The Center for Law & Religious Freedom



April 13, 2005 - Press Release

SAN FRANCISCO, CA - U.S. District Court Judge Jeffery S. White ruled yesterday both in favor and against the Christian Legal Society chapter at the University of California - Hastings College of Law in a lawsuit over the school's nondiscriminiation policy that would have forced the Christian group to accept members and leaders who disagree with it Christian beliefs.

Attorneys representing the University of California – Hastings College of the Law (UC Hastings) filed a motion in December to have the school’s board of directors removed from the lawsuit as well as dismiss three of the six constitutional claims against the college, the student group’s equal protection, Establishment Clause, and due process claims. 

The judge dismissed three of the six claims, the equal protection, Establishment Clause and due process claims, against both the college and its board of directors.  He declined to dismiss the remaining three claims, free speech, free association and free exercise of religion, against the board of directors. 

On April 1, Judge White heard arguments from both sides concerning UC Hastings’ motion to dismiss.   Attorneys from the Center for Law and Religious Freedom argued that the Board should not be removed and had ultimate responsibility for the adoption and enforcement of the school’s nondiscrimination policy.  The Center also maintained that because the school’s nondiscrimination policy targets religious campus groups, the policy violates the First and Fourteenth Amendment rights of the CLS chapter and similar religious students groups.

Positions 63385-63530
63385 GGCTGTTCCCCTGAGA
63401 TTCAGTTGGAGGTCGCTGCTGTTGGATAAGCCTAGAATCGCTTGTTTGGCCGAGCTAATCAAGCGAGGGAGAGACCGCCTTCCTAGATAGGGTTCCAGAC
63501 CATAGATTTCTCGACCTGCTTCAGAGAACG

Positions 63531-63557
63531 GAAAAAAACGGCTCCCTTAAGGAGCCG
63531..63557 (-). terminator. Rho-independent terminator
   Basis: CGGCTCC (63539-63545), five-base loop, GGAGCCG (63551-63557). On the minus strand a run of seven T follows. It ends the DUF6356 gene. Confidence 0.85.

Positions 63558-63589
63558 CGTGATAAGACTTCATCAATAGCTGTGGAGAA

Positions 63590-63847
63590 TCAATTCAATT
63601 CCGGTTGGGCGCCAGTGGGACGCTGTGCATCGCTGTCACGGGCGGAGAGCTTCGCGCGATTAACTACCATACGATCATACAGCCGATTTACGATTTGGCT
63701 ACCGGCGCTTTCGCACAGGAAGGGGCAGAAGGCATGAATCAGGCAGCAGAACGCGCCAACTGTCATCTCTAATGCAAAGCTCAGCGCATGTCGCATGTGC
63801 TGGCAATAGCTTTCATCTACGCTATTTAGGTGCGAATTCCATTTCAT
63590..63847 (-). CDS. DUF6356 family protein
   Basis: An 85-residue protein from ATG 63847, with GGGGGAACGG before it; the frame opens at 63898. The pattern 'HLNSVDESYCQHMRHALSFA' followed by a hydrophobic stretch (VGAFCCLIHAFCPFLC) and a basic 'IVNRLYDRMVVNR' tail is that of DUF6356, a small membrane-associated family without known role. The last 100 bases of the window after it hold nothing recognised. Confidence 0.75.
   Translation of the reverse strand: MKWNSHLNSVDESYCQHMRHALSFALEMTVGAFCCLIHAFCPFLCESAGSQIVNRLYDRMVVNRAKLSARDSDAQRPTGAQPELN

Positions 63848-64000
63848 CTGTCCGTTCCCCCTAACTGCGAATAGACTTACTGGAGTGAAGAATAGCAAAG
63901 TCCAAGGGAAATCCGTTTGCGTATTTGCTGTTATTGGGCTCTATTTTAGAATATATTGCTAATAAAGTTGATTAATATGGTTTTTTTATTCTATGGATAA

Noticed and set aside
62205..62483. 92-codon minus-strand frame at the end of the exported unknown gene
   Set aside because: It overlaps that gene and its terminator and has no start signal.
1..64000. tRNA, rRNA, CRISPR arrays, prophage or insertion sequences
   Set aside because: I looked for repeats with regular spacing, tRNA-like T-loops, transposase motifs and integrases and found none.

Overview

The Center for Law and Religious Freedom, along with the Alliance Defense Fund and local attorneys Timothy Smith and Steven Burlingham, represent the CLS chapter.  The next hearing is scheduled before Judge White on October 7, 2005.

“We are encouraged by Judge White’s decision to keep the Hastings Board of Directors in the case.  It’s important that public university officials be held accountable when they choose to ignore the Constitutional rights of religious groups like the CLS chapter,“ said Center Litigation Counsel Tim Tracey.  “We look forward to the opportunity to show the Court that Hastings’ nondiscrimination policy violates the CLS chapter’s First Amendment right to select leaders and members who support the group’s Christian beliefs.”

The Christian Legal Society, founded in 1961, is the professional membership association of Christian attorneys, judges, law professors, law students, and paralegals, as well as supportive laypeople throughout the United States.